In truly wacky scientific news, an Australian researcher has unlocked the mysteries behind human sexual development. Flinders University’s Dr. John Long has published a study which asserts that sex, as we know it, was actually developed thanks to the efforts of ancient Scottish fish. The findings have set the scientific world on its ear, reshaping the fundamental knowledge of our own evolution.
The study, published in the highly respected journal Nature, focuses on several fossil records which appear to show that the male Placoderm had developed ‘genital limbs’ with which to impregnate the female of the species. The females also developed specially contoured bones which effectively locked the male organs into place.
The findings prove our own biological evolution, offering fascinating evidence of life dating back approximately 385 million years. Dr. Long, a palaeontologist by trade, states that the placoderm is the earliest vertebrate ancestor of the human being. “Placoderms were once thought to be a dead-end group with no live relatives, but recent studies show that our own evolution is deeply rooted in placoderms and that many of the features we have – such as jaws, teeth and paired limbs – first originated with this group of fishes,” he told the ABC.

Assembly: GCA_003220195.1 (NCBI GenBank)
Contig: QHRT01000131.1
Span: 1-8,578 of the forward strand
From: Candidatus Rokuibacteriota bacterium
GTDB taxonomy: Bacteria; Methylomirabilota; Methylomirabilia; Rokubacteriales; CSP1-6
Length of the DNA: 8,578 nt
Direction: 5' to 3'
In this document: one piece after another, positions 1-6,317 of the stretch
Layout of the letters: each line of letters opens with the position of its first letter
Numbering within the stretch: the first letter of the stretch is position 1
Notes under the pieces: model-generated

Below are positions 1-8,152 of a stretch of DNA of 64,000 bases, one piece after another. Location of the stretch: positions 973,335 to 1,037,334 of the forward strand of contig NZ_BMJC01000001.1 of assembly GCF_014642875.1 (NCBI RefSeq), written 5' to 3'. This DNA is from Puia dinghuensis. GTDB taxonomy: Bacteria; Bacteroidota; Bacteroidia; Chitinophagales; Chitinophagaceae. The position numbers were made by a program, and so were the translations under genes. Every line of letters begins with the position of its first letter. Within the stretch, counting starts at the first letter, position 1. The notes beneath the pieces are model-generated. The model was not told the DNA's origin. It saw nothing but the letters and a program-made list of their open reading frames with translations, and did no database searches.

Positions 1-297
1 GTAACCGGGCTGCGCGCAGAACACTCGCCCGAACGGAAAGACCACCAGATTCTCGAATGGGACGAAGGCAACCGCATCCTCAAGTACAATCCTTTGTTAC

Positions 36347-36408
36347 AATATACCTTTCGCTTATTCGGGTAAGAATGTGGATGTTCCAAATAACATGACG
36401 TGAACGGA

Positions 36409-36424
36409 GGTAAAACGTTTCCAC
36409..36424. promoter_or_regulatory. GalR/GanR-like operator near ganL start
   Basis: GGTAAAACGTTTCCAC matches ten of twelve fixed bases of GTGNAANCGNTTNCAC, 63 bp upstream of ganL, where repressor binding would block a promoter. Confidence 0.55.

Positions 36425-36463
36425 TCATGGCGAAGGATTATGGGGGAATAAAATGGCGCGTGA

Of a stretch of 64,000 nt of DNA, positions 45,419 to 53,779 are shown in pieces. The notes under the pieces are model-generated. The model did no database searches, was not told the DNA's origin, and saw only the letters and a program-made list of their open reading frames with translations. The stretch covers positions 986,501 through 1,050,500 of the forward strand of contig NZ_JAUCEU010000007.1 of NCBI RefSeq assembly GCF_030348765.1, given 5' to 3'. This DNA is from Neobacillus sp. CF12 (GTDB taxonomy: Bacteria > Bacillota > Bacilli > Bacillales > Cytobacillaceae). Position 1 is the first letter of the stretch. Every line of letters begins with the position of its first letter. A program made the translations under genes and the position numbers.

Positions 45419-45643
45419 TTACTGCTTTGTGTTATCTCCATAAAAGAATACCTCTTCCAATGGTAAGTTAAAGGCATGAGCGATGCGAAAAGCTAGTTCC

The fossil, which was only eight centimetres long, was analysed by a team of scientists who concurred that the fossil was indeed the earliest known proof of ‘internal fertilisation and copulation’, the miracle that makes human life possible today.
For centuries, scientists and palaeontologists have been baffled by the presence of several ‘smaller arms’ in similar fossil records. It was up to Dr. Long to set the record straight with his pioneering insights: “We’ve solved this great mystery. They were there for mating, so that the male could position his claspers into the female genital area.”
Congratulations must go to Flinders University’s Dr. John Long, for advancing the case of evolution and eloquently proving that we owe a great debt to the humble placoderm!
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